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Rummenigge, somewhat more diplomatically, suggests that the club is working to make affordable tickets more accessible to ordinary supporters.
But the numbers element of it all is tricky enough to argue with and it’s no great surprise that he looks supremely confident a few minutes later as he sits at the club’s Säbener Strasse training ground and coolly observes: “We have an expensive team but we can finance it 100 per cent.”
In recent years it has become a good deal more expensive. Until 2006 or so, the club has a reputation for spending more conservatively than its major European rivals.
Success at home could be achieved anyway and the club, which had dominated on the international stage back in the early 70s thanks to a spectacularly talented side that included Rummenigge, Franz Beckenbauer and Gerd Muller, seemed willing to accept that victories like the one in 2001 over Valencia in Milan would be the exception if the books were going to be balanced.
As their financial base has strengthened, however, the philosophy has shifted and the club has spent in order to achieve wider and greater success.
In 2007 Luca Toni and Franck Ribery were acquired for a combined €36 million and a year later Arjen Robben arrived for €25 million.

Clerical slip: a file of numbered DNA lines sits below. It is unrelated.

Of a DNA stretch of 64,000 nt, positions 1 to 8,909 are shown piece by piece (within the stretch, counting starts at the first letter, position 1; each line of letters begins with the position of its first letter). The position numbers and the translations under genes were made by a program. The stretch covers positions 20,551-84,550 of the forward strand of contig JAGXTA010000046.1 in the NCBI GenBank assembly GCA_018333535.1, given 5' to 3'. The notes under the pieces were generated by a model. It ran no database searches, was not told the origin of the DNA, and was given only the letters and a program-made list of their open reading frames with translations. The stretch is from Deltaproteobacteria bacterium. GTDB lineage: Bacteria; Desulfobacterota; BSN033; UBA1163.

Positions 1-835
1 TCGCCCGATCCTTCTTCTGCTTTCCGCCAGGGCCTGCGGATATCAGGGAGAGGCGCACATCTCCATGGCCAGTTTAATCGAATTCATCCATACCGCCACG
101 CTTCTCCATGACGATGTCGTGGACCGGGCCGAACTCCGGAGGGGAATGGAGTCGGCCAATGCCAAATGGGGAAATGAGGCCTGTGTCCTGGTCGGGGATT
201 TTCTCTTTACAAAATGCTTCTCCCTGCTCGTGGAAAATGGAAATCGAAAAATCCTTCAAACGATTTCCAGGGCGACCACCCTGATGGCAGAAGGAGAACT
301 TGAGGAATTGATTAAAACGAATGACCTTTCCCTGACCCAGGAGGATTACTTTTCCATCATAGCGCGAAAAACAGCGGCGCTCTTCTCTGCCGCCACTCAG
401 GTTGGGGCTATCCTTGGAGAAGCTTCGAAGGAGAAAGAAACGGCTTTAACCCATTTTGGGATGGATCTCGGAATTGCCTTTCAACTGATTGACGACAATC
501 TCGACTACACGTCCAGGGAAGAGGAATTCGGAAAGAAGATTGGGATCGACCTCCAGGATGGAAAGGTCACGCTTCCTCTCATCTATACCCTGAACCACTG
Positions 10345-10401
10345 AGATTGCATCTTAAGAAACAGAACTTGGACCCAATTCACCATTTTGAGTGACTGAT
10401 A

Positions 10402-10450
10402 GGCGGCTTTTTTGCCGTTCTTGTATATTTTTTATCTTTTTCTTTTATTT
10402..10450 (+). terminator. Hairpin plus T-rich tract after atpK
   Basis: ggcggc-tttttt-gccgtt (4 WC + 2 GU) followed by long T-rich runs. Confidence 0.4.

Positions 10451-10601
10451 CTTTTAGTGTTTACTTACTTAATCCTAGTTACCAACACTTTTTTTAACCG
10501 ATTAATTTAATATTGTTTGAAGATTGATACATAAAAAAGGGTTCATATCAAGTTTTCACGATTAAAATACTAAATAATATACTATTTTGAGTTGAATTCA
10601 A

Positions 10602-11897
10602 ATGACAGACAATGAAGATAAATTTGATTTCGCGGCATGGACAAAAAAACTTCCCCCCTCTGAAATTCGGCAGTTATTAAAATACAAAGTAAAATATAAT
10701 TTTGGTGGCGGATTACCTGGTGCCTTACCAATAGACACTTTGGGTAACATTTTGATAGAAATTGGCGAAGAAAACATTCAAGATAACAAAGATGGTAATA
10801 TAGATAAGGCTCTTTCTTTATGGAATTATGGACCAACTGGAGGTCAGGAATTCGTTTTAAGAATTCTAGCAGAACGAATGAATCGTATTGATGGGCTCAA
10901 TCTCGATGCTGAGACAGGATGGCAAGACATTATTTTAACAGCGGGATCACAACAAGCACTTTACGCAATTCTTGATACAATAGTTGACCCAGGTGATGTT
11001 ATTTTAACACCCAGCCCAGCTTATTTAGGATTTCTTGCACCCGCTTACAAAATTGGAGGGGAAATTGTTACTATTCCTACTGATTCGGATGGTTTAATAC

Since then they have struck upon a remarkably potent mix of locally grown talent, leading German players and the odd superstar import.
Things came together rather memorably last April and May in the Champions League semi-finals when they simply blew away a Barcelona team regarded by some not so long before as the game’s best ever. The score over two legs was as astonishing 7-0.
The home-grown players, like Philipp Lahm, Thomas Müller and Bastian Schweinsteiger, have all come through the academy at Säbener Strasse, an impressive but compact facility in the suburbs of Munich where kids could be glimpsed training on adjoining pitches to the revered first team.
There are only five pitches plus some administrative offices, press and other facilities at the training ground and academy. The club’s historical attachment to the site, which is now surrounded by housing that makes expansion impossible, has apparently prevented a move to a new location out further from the city despite the fact that land was acquired for the purpose some years back.
As it is, Säbener Strasse is well known by locals, several hundred of whom turn up to seek autographs on the day we are there and during the school holidays up to 3,000 or so are allowed in to watch open training sessions. Few could argue with the success of the academy which is home to 11 teams and around 185 players, including a dozen or so from overseas who can be living on-site at any one time.